Scientists have ruled out the gene DMBT1 in the pursuit of understanding the pathogenesis of age-related macular degeneration (AMD).
Scientists have ruled out the gene DMBT1 in the pursuit of understanding the pathogenesis of age-related macular degeneration (AMD). A study led by Shamik Polley, PhD, of the Department of Genetics at the University of Leicester in the UK, was published in BMC Medical Genetics recently describes the findings.
The researchers explain, “DMBT1 is a gene that shows extensive copy number variation (CNV) that alters the number of bacteria-binding domains in the protein and has been shown to activate the complement pathway.” It is near other genes which have been associated with AMD. The researchers conducted the present study, they say, “to investigate whether DMBT1 CNV plays any role in the susceptibility to AMD.”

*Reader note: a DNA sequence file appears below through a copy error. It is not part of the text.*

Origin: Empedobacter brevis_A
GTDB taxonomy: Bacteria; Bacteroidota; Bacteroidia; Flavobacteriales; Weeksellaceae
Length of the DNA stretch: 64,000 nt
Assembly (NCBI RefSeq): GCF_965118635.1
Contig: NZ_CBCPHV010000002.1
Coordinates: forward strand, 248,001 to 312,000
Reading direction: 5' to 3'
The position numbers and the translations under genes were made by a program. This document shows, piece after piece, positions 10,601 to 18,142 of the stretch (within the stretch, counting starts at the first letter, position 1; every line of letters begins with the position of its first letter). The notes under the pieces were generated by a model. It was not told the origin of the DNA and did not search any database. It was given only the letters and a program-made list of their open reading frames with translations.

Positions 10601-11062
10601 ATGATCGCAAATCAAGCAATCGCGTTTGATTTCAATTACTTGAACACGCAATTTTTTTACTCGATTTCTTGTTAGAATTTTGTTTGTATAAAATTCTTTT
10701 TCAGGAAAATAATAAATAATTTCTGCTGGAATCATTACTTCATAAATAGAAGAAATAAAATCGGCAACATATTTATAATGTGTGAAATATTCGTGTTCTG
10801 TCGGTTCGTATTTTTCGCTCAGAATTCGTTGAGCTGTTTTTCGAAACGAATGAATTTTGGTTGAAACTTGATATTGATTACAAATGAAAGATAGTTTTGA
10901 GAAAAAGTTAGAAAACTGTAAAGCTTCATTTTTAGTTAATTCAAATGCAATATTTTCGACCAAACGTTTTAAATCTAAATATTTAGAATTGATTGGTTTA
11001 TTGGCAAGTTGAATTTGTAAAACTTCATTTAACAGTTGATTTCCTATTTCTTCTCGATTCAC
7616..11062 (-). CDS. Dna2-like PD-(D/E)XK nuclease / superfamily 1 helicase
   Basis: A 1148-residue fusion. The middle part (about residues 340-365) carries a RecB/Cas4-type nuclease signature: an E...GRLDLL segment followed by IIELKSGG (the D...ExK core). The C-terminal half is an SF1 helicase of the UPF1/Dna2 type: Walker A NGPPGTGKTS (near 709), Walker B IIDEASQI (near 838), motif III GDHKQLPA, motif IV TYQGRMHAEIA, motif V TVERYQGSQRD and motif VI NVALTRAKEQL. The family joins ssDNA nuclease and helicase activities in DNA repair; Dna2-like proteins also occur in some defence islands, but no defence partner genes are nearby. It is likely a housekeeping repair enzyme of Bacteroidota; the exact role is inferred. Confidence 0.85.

“Despite the multifactorial nature of AMD, and variable phenotype definitions, two genetic regions at 1q32 and 10q26 have been repeatedly implicated [in AMD] by linkage analysis and subsequently by genome wide association studies,” say the authors. However, they also say that “the functional basis of the association at 10q26 remains unclear.”
The researchers used previously published data, data from 860 AMD patients, and data from 480 unexamined controls in order to analyse the copy number variation and to look for an association with AMD. They found none.
“We have shown that copy number variation at DMBT1 does not affect risk of developing age-related macular degeneration, and can therefore be ruled out from future studies investigating the nature of association signal at 10q26,” conclude the researchers.